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What content will work on the CDF Player (beta) for iOS?

Posted 1 year ago
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Hi,

With great excitement I read the announcement given by John Fultz that the CDF Player for iOS is about to be released in a Beta-version here. This was urgently anticipated as interactive content (CDF) makes the most sense on those devices, that are usually used by people for interaction (e.g. iPhones and iPads for Apple customers).

Needless to say, that I signed up for a Beta-version and finally got one to play with on my brand new iPad Pro 12.9'' using TestFlight. Unfortunately that testing experience has proven quite frustrating for me, as pretty much not a single CDF I had on my PC (mostly produced with Mathematica 10 or 11) would run on the CDF Player App for the iPad.

Thus my question(s) is/are:

  1. What content will run as should be on the current Beta-release of the CDF Player for iOS? (are there examples to test which should give a user experience as it is supposed to be?)
  2. How should Manipulates or DynamicModules be written, so that they work with iOS?
  3. The antipode to question 1: What type of content is so far a rather bad match for running within a CDF on an iPad?

Thanks for some insights in advance!

Best regards, Guido

2 Replies

Hello, Guido.

First, it seems that a number of your useful feedbacks were still in the queue of items to be processed for our development team. Sorry, I know that's probably a little frustrating (and it is for me, too), but I'm pushing your items to the top of the queue. Some specific comments based upon about an hour's time spent looking at your various notebooks:

  • There are definitely bugs and missing implementation issues here. One of the big things missing is the slideshow experience, as you've no doubt observed.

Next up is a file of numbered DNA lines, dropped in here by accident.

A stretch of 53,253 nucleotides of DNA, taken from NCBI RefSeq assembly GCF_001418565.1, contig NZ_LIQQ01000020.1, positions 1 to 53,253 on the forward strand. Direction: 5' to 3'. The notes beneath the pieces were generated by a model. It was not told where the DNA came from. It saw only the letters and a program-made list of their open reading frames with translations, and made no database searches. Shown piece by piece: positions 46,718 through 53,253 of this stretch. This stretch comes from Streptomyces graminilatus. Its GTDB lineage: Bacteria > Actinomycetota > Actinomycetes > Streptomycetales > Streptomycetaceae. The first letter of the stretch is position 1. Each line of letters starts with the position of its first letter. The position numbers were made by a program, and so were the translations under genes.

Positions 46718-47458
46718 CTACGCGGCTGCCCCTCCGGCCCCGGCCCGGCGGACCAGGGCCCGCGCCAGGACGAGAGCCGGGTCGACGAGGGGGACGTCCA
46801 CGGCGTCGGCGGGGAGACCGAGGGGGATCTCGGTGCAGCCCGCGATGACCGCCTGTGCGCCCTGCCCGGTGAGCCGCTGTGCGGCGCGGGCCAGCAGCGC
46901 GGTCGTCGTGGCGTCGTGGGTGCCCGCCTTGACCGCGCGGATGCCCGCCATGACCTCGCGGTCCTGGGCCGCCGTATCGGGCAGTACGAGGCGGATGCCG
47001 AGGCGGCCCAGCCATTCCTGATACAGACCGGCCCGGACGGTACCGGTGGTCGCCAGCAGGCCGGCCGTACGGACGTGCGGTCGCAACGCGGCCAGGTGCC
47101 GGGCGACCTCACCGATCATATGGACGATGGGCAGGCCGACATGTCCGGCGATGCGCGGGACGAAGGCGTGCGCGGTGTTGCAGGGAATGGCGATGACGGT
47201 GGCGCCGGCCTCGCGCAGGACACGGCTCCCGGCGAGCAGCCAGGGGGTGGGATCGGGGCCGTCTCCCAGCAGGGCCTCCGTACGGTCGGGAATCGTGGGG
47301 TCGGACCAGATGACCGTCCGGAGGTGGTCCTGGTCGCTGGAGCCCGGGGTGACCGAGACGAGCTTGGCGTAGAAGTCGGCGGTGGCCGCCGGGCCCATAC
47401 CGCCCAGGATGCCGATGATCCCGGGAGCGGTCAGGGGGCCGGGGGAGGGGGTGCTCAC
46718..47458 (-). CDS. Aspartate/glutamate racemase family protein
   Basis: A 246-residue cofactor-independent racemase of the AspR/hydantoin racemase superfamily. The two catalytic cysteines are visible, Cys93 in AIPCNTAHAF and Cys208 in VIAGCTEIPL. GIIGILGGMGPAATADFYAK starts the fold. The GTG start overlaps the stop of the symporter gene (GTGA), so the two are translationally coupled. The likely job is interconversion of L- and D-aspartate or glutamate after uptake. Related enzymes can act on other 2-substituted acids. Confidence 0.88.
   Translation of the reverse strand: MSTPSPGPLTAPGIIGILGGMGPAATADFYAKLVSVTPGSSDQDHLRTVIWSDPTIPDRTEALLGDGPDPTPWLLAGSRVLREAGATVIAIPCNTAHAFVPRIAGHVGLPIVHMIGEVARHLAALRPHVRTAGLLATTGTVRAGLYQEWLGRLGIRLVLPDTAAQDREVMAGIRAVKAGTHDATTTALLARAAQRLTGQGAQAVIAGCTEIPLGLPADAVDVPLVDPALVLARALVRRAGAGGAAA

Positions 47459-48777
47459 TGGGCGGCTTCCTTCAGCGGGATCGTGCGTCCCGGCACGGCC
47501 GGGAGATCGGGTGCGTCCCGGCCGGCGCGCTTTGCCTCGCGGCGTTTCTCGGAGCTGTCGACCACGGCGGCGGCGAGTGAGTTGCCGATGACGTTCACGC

• There was some kernel functionality which was accidentally missing related to Entity frameworks. That should be fixed in the next beta.
  • Some of the problems you experience have to do with the fact that your Manipulates are computationally intensive, which can cause two kinds of problems.
    • First, iOS devices do not have storage-backed virtual memory like traditional desktop devices. If you use too much memory, iOS simply kills your app. We try very hard to be conservative about memory usage, but the problem with exposing the full Wolfram Language is, of course, that you can choose to very easily allocate a ton of memory in your code.
    • Second, the A8/A9/A10 processors, while being extremely capable mobile processors, simply don't hold a candle to desktop CPUs for raw computational power. Some of your Manipulates are slow even on the desktop (which I noticed on my Mac Pro!), and these are likely to be killed by the TimeConstrained that we wrap around all synchronous Dynamics.
  • Also, related to the above, the beta doesn't support asynchronous Dynamics. It simply runs them as if they were synchronous (we might not be able to fix this in time for the initial v1 release).

Ultimately, notebooks will have to be tailored to be computationally lightweight. There's just no avoiding that as long as the computation is local. Apple devices are a moving target, of course, so "computationally lightweight" isn't something I can give a fixed definition.

As for various other features, we are re-creating 25 years of development, so there will be some holes. I appreciate your patience, and please keep reporting the things that you find.

... not just another "Dear John - Letter" from Germany :)

Hello John,

thank you very much for taking the time to respond in person, I can quite imagine how you are taken up in that Sisyphean task of yours. First of all, I would like to really encourage you and your team to keep up the good work which is looking very, very promising (probably an explanation for my high expectations). Since I am coming more from the business world, which is yet rather untouched by Wolfram's magic (I am excluding finance here, of course). This world is still heavily invested in Excel and lots of "gadgets". So addressing THE gadget of them all, the iPad, is a very wise and strong move.

Regarding the issues, I can quite follow you arguments. I must admit, that while I have mastered a lot of Mathematica by now, I still have to learn to be more aware with regard to the lower level OSI-spheres: Memory and Performance - which often are not very obvious.

So, I had thought that preprocessing the content and inserting it in a compressed form (I learned that from a wizard in Berlin :) ) would aleviate the problem a bit. Unfortunately it did not. Using Datasets to dynamically present results is a must have to me (It should use up not much more of 4 MB if I remember correctly).

I will try to be patient a bit more - also "try out" some more.

Thanks for the reply and keep up the good work!

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